I love a mystery. Maybe it was all those Nancy Drew books that I read as a kid. My penchant for all things mysterious evolved into the exploration of more than one (dare I say?) conspiracy theory. The Romanovs, JFK’s assassination, Area 51, Amelia Earhart . . . . No subject was too arcane. To a conspiracy theorist such as me, the deflection of a commonly held notion onto a member of nobility or royalty was nothing new. After all, I had read the theories that Hans Christian Andersen’s tales were written by a Danish royal, and that Jack the Ripper was really Queen Victoria’s grandson, Prince “Eddy.” As an English major I had heard brief, casual mentions of Sir Francis Bacon and Elizabeth I as possible authorship candidates, but to my recollection, none of my professors ever went beyond the boilerplate facts associated with the commoner from Stratford.
So imagine my excitement when PBS’s Frontline presented The Shakespeare Mystery, an hour-long investigation into the life of the putative author, and one that introduced a nobleman as an alternate candidate: Edward de Vere. Whether it was through divine intervention or my own presence of mind, I had popped a video tape into the VCR that evening in order to capture the program. I spent the ensuing days and weeks re-viewing it and making trips to the local library where I checked out (literally) Richard F. Whalen’s Shakespeare: Who Was He? The Oxford Challenge to the Bard of Avon and Charlton Ogburn’s The Mysterious William Shakespeare. While the former laid out, logically and succinctly, the basic arguments for Oxford, the latter served to flesh him out, adding depth and detail. To my mind, Oxford was indeed Shakespeare.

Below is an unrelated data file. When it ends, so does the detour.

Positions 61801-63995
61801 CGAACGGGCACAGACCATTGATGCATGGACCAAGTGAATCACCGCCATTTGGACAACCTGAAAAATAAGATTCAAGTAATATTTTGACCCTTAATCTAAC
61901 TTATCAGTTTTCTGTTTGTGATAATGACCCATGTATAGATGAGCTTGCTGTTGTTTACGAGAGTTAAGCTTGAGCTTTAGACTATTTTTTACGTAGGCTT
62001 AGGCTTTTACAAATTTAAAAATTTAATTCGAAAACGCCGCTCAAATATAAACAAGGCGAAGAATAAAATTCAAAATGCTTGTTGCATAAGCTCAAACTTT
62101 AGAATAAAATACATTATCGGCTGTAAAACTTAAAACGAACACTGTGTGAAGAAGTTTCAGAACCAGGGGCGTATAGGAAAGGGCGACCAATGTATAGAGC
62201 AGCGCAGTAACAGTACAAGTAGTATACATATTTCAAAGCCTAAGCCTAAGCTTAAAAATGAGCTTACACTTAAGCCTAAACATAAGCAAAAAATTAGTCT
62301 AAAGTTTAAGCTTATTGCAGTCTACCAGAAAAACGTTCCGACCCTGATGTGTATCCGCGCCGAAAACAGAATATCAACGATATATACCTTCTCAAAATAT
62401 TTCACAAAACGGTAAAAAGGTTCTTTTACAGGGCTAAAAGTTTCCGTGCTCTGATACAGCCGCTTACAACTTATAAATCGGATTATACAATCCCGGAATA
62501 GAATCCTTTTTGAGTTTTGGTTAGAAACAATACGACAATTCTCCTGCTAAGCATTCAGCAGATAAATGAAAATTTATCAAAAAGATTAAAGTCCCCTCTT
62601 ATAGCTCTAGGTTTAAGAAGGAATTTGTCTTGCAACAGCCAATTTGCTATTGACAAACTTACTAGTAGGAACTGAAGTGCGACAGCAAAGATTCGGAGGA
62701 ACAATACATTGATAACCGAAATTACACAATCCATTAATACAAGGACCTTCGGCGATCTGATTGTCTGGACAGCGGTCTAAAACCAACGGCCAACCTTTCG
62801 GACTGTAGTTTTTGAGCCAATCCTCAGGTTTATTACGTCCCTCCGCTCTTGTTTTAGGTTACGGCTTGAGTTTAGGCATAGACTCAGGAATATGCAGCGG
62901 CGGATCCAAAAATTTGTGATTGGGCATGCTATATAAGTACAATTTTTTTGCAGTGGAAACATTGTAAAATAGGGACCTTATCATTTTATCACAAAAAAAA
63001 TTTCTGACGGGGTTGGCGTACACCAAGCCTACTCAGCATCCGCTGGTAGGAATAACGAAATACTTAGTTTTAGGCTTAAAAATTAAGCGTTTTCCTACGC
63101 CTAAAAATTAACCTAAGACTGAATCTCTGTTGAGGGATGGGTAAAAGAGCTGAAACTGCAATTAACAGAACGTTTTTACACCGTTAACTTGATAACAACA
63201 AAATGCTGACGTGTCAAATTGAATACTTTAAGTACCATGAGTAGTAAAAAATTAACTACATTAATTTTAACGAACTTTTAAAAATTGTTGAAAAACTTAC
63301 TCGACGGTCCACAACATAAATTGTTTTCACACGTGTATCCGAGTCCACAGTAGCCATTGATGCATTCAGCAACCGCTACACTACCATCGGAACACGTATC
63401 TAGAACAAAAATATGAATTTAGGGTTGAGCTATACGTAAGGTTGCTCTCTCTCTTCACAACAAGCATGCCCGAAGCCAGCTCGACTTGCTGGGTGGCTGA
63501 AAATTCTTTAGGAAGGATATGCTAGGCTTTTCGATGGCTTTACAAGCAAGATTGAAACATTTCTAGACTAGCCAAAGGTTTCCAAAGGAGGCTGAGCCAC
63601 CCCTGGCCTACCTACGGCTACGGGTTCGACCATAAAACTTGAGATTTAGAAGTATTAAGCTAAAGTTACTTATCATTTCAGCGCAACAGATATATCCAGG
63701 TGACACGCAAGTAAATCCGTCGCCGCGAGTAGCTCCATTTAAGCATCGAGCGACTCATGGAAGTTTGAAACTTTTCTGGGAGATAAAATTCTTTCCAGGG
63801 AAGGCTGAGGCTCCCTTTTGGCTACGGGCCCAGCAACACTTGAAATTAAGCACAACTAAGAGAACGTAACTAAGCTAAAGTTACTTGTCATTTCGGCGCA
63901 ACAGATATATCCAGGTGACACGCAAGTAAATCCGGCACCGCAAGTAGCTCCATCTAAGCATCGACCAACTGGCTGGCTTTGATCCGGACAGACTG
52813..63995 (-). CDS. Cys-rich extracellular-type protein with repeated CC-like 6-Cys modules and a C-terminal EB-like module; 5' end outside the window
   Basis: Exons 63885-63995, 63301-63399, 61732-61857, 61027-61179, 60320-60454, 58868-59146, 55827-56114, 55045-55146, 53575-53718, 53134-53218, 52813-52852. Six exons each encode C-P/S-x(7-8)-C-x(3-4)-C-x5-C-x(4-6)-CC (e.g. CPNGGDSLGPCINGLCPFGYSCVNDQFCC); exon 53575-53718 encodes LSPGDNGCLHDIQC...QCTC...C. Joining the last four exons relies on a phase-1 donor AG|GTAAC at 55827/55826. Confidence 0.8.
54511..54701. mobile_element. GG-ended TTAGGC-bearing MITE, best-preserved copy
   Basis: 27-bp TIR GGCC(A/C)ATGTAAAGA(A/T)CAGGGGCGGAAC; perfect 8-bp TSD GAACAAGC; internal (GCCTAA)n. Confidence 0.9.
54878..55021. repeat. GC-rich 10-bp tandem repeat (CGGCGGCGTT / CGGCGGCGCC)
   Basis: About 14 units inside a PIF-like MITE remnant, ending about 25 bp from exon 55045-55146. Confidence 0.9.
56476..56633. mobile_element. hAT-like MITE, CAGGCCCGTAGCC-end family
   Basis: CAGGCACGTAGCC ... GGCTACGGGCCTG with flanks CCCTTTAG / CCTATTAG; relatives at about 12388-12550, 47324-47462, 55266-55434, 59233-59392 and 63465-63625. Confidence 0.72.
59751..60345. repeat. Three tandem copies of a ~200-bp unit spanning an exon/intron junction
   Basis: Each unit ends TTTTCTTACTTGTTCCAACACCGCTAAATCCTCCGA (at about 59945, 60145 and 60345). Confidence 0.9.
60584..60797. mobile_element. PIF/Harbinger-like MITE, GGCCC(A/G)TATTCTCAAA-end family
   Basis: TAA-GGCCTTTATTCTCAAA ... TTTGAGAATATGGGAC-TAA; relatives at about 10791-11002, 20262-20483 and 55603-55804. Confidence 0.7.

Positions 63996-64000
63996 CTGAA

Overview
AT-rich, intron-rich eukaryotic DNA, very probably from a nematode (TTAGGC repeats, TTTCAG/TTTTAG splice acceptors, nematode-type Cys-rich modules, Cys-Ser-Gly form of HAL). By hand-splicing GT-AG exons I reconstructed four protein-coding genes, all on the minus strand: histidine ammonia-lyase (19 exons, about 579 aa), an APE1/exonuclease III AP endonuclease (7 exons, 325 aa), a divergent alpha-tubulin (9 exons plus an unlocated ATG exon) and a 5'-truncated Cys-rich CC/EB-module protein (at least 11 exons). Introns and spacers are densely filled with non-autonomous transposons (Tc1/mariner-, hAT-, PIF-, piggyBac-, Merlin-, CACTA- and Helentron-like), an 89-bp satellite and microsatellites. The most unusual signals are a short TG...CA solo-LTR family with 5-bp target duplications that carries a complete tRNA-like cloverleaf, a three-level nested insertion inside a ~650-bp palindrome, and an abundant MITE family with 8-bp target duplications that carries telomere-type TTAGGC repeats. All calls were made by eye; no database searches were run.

A watershed year in my life as an Oxfordian was 2005, in which I read Mark Anderson’s Shakespeare by Another Name. Rightfully called the “Oxfordian Bible,” my copy was loaned out to a few friends whom I considered (very accurately, I might add) ripe for conversion. My joining the Shakespeare Oxford Society afforded me the opportunity to attend several conferences where I met the movers and shakers of the Oxfordian cause, and whose publications presented a wealth of new scholarship. Two articles in particular made quite an impression: Shakespeare in Stratford and London: Ten Eyewitnesses Who Saw Nothing by Ramon Jiménez and Richard Desper’s Allusions to Edmund Campion in Twelfth Night.
In May of 2007 I made my allegiance official by signing the Declaration of Reasonable Doubt as an Oxfordian by adding: In Vere Veritas.
But the entity that had the greatest impact on me as an Oxfordian is Facebook. Ben August’s seminal authorship group Edward de Vere, and now Mark Anderson’s ShakesVere, became the virtual playing/battle fields not only for us Oxfordians, but for the curious, the orthodox, and everyone in between. It was here that I realized the vast scope of the SAQ and the passion which the subject elicits from Shakespeare lovers all over the world.
–Ann M. Zakelj
“How I Became an Oxfordian” is edited by Bob Meyers. You may submit your essay on this topic (500 words or less in an editable format such as MS Word), along with a digital photo of yourself, to: email@example.com. Also include a sentence about yourself (e.g., “John J. Smith is a businessman in San Francisco.”).
Next week’s essay is by Mark Alexander.
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